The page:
On Friday, ’63 Boycott had its first day of production in 2013. Almost 50 years after Freedom Day, we were able to connect with Sylvia Fischer, pictured above, a former 3rd grade teacher at Shoesmith School and an organizer of the 1963 Boycott. Sylvia appears in our footage at the head of the downtown march, linking arms with Civil Rights legends James Foreman, Lawrence Landry, and Lillian Gregory. We first met her at an event organized by the Civil Rights Opera, where she picked herself out of one of our film stills. Watch a short documentary of that event created by filmmaker and former Kartemquin intern Dain Evans.
In her interview, Sylvia reflected on over 50 years of experience with CPS, the tension between the mayor’s office and protestors in 1963, and the importance of teachers in education. Now retired, Sylvia lives in Hyde Park, where she is frequently visited by adoring former students who remember making soup with her in 3rd grade.
Less than fifteen minutes away, on the 6500 block of South Vernon Ave, lives Ralph Davis, a former student of Waller High School, now Lincoln Park High. On October 22, 1963, this outspoken 14-year-old was interviewed by our director Gordon Quinn – see him at in our short preview of ’63 Boycott.
“I’m not getting what I should, because someone is sharing what I should have all for myself.”
– Ralph Davis, 1963
Ralph was located thanks to the efforts of ’63 Boycott outreach coordinator Rachel Dickson. He has lived quite a life since the Boycott – after going to school at Columbia College and working as a professional photographer, he moved on to corporate America and finally settled in real estate. A real live wire at age 66, Ralph is married to a former Chicago Public Schools teacher and has several grandchildren and great-grandchildren. He glows with pride when he talks about his garden and raises a flock of cockatiels in his back porch.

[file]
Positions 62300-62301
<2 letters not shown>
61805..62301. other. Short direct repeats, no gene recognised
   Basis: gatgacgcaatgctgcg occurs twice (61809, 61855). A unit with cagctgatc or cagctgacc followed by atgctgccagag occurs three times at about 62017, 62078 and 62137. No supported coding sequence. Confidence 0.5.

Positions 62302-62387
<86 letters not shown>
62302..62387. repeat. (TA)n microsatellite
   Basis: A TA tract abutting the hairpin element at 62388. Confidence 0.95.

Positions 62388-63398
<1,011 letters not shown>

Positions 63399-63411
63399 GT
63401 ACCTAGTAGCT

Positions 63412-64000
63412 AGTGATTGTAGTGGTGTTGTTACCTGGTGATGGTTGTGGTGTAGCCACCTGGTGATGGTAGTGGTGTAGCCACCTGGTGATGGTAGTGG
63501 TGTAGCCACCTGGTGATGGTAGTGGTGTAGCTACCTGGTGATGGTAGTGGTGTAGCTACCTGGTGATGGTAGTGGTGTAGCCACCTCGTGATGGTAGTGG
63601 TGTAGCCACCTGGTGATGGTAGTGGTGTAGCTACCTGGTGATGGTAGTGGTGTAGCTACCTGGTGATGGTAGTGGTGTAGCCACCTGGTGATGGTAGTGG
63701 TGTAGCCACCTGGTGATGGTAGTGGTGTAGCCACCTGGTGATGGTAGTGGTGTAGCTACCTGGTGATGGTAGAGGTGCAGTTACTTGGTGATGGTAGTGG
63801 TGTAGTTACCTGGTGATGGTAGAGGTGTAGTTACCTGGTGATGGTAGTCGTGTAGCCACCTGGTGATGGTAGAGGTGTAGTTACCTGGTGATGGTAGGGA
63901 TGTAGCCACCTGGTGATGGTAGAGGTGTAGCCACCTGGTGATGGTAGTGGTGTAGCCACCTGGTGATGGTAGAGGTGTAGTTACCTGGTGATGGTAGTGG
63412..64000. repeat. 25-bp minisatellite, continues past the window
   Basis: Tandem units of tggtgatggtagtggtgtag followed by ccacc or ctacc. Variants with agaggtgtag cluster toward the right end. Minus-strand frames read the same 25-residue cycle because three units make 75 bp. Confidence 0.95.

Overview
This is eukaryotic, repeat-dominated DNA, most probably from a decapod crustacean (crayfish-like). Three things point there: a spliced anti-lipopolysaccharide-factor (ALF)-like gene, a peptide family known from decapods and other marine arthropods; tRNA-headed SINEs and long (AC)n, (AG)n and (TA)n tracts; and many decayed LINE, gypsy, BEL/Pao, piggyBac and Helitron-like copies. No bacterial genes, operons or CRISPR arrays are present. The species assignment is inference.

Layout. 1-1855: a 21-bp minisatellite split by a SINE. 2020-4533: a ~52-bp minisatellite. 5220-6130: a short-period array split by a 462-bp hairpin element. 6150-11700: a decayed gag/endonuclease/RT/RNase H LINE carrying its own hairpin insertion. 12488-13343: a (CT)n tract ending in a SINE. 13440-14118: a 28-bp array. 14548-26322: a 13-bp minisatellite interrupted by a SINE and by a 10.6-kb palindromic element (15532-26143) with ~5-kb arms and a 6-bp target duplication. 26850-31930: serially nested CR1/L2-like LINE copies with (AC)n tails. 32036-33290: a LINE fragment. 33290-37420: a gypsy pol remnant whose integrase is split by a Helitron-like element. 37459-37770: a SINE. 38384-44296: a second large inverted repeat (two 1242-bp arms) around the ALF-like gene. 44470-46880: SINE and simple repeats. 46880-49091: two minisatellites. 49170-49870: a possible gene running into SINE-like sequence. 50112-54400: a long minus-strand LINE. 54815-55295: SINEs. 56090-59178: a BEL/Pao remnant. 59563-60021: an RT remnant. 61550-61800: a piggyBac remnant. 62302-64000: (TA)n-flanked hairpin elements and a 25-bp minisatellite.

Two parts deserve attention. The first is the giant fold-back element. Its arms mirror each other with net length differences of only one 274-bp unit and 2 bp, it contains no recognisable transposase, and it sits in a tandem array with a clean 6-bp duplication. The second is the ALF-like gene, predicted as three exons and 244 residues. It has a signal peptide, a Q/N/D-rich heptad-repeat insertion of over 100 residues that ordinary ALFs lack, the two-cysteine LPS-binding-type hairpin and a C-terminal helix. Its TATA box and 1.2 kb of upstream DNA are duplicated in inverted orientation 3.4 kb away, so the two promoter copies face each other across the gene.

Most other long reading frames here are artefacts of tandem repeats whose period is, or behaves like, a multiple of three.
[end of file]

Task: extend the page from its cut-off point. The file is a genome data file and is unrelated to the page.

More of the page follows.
Ralph sees the same problems that he protested in 1963 afflicting the school system today:
“They tell us they’re going to send our kids to better schools, but why aren’t the schools better right here in our neighborhoods? I moved back to the South Side because I need to be here, to march, to be in my community.”
– Ralph Davis, 2013
The ’63 Boycott production team features Trayce Matthews of the University of Chicago’s Center for Race, Politics and Culture conducting interviews, production associate John Fecile on sound, Rachel Dickson assisting with production, and, of course, our fearless leader Gordon Quinn on camera.
Ralph recognized Gordon as he climbed the stairs to his home; our original cameraman from 1963 hasn’t changed his style much since then. These amazing discoveries could not happen without incredible word-of-mouth this project is generating. We will be using Ralph and Sylvia’s interviews as part of a demo of our work to seek further funding and will publish excerpts on this blog. Stay tuned for more production updates this summer.